RAND Women to Watch

Mahshid Abir during a shift at Michigan Medicine, photo by Cecile Hollinshead

Mahshid Abir during a shift at Michigan Medicine

Photo by Cecile Hollinshead

Women have been at the core of RAND's success since its earliest days. The diversity of talent and experience among women at RAND is reflected in the quality and impact of their research. They have developed strategies to help hospitals increase critical care capacity during the COVID-19 pandemic. They've investigated the role of structural racism in shaping economic disparities in labor markets. And their work has addressed complex policy questions such as how to deliver education to Syrian refugees and counter sexual assault and sexual harassment in the U.S. military.

Heather Williams presenting at a CGRS Advisory Board meeting, October 24, 2019, photo by Diane Baldwin/RAND Corporation

Heather Williams presenting at a CGRS Advisory Board meeting

Photo by Diane Baldwin/RAND Corporation

This Month's Woman to Watch

Soo Kim

Soo Kim

Policy Analyst

Soo Kim is a policy analyst at RAND and an adjunct instructor at American University. Her research interests include the Korean Peninsula, Russia, Indo-Pacific strategy, near-peer competition, decisionmaking, propaganda, and the intelligence community. She served as an analyst in the Central Intelligence Agency and also worked at the Department of Homeland Security. Kim is a contributor to the Nikkei Asian Review and the Lowy Institute's The Interpreter, and has published articles in The Hill, The Diplomat, The National Interest, and other publications. As in the video below, Kim comments frequently on Korean Peninsula and East Asian issues in international media.

Quoted

Selected Research and Commentary

Our Work Addresses Key Policy Questions About Gender

Gender Equity in the Workplace

Despite gains in recent decades, women continue to receive lower pay, experience lower workforce participation, and may miss career advancement opportunities due to motherhood. RAND's research has examined the challenges and discrimination women face in many settings, as well as the impact of parenting and family life on career outcomes.

More on Gender Equity in the Workplace »

Women's Health

Women have unique health needs, and face inequity in both quality and outcomes of health care. RAND's work has highlighted gender gaps in health care access and quality, measured the health needs of specific female populations, evaluated programs aimed at improving outcomes, and demonstrated how policy impacts women's options.

More on Women's Health »

Female Populations

Women and girls face barriers to fully participating in society, including gender-based and intimate-partner violence, sexual assault, unmet health needs, and discrimination. RAND research has examined the needs of women refugees and migrants, gender disparities in health care, the effects of homelessness on women, and the impact of stress on girls.

More on Female Populations »

Notable Women in RAND's History

Rose Gottemoeller

Gottemoeller is an American diplomat who served as Deputy Secretary General of NATO from 2016 to 2019, the first woman ever appointed to that post. She was a researcher at RAND from 1977 to 1993. Learn more »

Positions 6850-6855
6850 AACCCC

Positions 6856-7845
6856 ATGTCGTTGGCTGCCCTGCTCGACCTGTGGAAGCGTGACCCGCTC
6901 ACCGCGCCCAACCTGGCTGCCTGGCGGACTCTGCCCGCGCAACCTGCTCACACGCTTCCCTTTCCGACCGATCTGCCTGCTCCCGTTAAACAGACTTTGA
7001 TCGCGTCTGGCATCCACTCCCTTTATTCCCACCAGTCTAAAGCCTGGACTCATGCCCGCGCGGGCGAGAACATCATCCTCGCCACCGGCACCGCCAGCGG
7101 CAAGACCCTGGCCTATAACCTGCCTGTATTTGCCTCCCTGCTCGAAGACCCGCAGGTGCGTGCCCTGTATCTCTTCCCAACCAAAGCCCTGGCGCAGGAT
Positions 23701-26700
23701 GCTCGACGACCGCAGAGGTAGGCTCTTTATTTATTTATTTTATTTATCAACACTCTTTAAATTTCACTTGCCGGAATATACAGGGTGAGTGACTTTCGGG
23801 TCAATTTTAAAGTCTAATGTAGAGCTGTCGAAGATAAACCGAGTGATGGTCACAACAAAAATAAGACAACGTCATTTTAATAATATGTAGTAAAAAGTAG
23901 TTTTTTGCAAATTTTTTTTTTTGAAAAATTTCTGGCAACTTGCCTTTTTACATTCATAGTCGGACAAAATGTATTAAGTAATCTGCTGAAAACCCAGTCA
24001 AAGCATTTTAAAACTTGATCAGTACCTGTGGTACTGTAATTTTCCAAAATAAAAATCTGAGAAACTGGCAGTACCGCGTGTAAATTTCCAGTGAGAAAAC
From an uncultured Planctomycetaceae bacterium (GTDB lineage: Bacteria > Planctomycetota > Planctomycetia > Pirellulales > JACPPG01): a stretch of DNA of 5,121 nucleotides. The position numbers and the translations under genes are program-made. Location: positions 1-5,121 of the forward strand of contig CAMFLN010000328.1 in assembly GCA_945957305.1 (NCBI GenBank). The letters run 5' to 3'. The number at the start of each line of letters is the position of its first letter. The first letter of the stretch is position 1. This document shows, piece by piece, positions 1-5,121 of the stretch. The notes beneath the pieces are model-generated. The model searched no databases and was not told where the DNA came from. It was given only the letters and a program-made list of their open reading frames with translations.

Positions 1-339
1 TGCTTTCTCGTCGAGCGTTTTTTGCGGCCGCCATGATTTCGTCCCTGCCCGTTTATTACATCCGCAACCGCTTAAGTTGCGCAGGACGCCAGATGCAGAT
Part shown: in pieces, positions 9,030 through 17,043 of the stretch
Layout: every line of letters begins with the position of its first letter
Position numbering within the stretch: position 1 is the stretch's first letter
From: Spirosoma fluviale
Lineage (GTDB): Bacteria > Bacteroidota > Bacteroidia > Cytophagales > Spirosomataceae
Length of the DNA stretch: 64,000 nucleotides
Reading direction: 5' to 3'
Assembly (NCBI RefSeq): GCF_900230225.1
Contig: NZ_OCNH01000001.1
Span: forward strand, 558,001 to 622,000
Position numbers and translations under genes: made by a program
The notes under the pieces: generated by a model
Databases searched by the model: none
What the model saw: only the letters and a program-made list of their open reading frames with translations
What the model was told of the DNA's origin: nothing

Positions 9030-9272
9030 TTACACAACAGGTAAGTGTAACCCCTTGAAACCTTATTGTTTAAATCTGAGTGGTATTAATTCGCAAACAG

Nicole Lurie

Lurie is a physician, professor, and public health official who was appointed as the U.S. director of the Coalition for Epidemic Preparedness Innovations (CEPI), the global partnership to develop vaccines to stop future epidemics, in May 2021. She previously served as the Assistant Secretary for Preparedness and Response during the Obama administration. While at RAND from 2002 to 2009, she was the Paul O'Neill Alcoa Professor of Health Policy. Learn more »

Helen Morris

Morris says that working at RAND was the best job she ever had. She joined Project RAND in 1946, then located in the Drafting Loft at the Douglas Aircraft Company. Her work included computing optimum trajectories to go into orbit, calculations for the first RAND report, Preliminary Design of an Experimental World-Circling Spaceship. She would become the first woman to receive a physics degree from the University of Washington. Learn more »

Tora Bikson

Bikson was a nationally known advocate for ethics in social science research who worked at RAND from 1974 to 2013. She was among the first experts to address the United States' rules for human subjects protection in research in the social and behavioral sciences. Learn more »

Susan (Sue) Hosek

Hosek was a senior economist who held several leadership roles at RAND and was pivotal in launching the Pittsburgh office. Over her long career, she led or contributed to RAND's most noteworthy studies that sought to improve support for U.S. military personnel, veterans, and their families.

Leona Woods Marshall Libby

Libby was an American physicist who helped build the first nuclear reactor. She worked at RAND from the mid-1960s to 1976. Learn more »

Margaret Mead

Mead was an American cultural anthropologist. She studied Russian culture and attitudes toward authority while at RAND from 1948 to 1950. Learn more »

Melinda Moore

Moore's research focused on global health issues, mainly infectious diseases, health security, and public health preparedness. Her extraordinary career included 20 years with the Centers for Disease Control and Prevention, five years at the U.S. Department of Health and Human Services, and 14 years at RAND. Learn more »

Nancy Nimitz

Nimitz joined RAND in 1952 and specialized in economic studies of Soviet agriculture. Her work involved research on Soviet national income and product.

Roberta Wohlstetter

Wohlsetter first published at RAND in 1948. She was a military historian best known for her book Pearl Harbor: Warning and Decision, considered by many to be the definitive analysis of the intelligence failures that led to the attack. Learn more »

Women in Leadership at RAND

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